Growing up in the 90s was an amazing experience for me. I got to experience a time where people still brought music from music stores. While visiting these stores you could listen to some samples from select albums on these machines through headphones. To find new and different music you had to flip through vinyls in crates separated by different categories. The same process was for cassettes and CDs.
Back in high school, I was a crate junkie. Always in the record stores listening to whatever new music they had on the headphones. Then with the help of file-sharing, I started to download different kinds of music. Now I find myself listening to a lot of curated playlists on Spotify trying to find new music to satisfy me. Even though the method is still the same, there’s nothing like digging through those crates. Playlists are the for the new age crate junky
Spotify Curates Playlists For You
Today I spend my nights letting Spotify pick the music I listen to. Out of all the music streaming services, Spotify has the best algorithm for choosing music based on artists and genre. I feel that Apple Music base their lists and shuffles more on irrelevant data. Most of their choices don’t include lesser-known artists or artists not backed heavily by a label. There isn’t much variety in the lists either.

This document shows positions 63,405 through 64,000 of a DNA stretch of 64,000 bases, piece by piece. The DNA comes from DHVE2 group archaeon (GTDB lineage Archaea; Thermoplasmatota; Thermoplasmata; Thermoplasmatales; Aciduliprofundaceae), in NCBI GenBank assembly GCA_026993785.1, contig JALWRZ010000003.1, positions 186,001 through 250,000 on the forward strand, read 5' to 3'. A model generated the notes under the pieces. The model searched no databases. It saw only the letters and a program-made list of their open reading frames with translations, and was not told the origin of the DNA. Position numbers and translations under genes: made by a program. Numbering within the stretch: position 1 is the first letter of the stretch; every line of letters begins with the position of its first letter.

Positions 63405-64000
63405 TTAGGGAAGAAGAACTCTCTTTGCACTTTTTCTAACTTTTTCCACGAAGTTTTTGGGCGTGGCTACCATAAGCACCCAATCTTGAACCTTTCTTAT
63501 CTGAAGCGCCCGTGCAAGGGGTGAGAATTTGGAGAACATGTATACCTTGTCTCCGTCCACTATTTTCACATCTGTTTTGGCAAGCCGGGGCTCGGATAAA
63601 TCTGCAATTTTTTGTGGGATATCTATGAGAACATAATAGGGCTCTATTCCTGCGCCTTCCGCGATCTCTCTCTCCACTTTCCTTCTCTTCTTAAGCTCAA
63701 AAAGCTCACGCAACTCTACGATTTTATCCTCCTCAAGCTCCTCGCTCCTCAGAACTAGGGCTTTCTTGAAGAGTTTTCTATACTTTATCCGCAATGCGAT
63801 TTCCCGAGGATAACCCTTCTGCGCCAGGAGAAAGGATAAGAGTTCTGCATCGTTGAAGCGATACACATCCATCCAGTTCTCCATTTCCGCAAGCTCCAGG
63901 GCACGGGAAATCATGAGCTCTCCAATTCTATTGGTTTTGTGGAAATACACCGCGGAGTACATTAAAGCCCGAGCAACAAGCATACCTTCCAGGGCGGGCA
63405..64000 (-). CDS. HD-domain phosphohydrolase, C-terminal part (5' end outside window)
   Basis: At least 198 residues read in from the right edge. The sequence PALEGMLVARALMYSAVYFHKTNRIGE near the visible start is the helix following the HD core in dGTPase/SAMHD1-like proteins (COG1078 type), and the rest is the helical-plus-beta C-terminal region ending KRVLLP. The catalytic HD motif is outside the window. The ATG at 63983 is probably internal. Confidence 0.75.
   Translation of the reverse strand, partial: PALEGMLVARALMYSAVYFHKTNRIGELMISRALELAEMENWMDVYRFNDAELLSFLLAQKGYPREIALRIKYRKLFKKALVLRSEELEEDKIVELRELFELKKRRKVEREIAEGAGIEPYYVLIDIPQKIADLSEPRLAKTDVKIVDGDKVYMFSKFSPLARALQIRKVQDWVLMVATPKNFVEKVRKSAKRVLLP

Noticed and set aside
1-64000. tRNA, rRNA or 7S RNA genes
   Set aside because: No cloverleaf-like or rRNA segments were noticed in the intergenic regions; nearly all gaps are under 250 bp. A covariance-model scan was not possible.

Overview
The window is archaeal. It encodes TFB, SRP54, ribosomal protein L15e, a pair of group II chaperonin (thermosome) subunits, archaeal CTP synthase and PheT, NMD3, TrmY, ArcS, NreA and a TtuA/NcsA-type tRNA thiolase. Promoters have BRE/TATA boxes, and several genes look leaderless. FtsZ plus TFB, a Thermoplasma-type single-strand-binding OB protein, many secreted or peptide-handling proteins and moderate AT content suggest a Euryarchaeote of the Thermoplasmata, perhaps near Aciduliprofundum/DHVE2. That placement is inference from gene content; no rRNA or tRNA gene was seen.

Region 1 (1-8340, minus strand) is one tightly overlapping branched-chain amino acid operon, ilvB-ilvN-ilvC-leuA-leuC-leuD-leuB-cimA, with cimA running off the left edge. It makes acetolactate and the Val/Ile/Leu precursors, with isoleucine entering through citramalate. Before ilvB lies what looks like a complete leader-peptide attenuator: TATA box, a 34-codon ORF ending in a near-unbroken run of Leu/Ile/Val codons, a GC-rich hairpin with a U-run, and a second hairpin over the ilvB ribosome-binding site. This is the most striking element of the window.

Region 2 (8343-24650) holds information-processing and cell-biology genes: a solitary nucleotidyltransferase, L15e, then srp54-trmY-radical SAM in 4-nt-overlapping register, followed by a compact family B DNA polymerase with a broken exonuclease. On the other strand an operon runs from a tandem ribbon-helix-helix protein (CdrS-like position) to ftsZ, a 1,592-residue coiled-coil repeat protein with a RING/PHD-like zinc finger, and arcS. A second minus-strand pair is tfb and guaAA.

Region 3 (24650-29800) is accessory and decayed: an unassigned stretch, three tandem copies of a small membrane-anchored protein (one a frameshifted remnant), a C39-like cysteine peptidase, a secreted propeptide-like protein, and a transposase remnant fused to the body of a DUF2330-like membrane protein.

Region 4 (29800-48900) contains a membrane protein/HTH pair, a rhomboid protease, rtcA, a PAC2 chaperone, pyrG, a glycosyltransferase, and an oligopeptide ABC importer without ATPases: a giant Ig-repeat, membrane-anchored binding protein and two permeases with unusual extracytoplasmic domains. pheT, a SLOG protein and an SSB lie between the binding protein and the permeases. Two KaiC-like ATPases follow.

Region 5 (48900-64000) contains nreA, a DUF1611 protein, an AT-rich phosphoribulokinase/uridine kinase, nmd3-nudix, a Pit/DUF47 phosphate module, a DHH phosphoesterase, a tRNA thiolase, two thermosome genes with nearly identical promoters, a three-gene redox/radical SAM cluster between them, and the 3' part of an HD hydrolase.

As for Spotify, it has playlists that are made specifically for you based on your listening habits. Playlists like Discover Weekly and Release Radar are updated weekly based on your listening habits — what you like, share, save, even what you skip — as well as those of people with similar tastes. Thanks to this, I am able to shift through new music easily because it’s already narrowed down due to their algorithm. Spotify doesn’t just have personalized playlists it has Editorial and Listener playlists. All of the above is what makes that platform ideal for the playlist junkie like me. The platform was built on the foundation of sharing and creating playlists.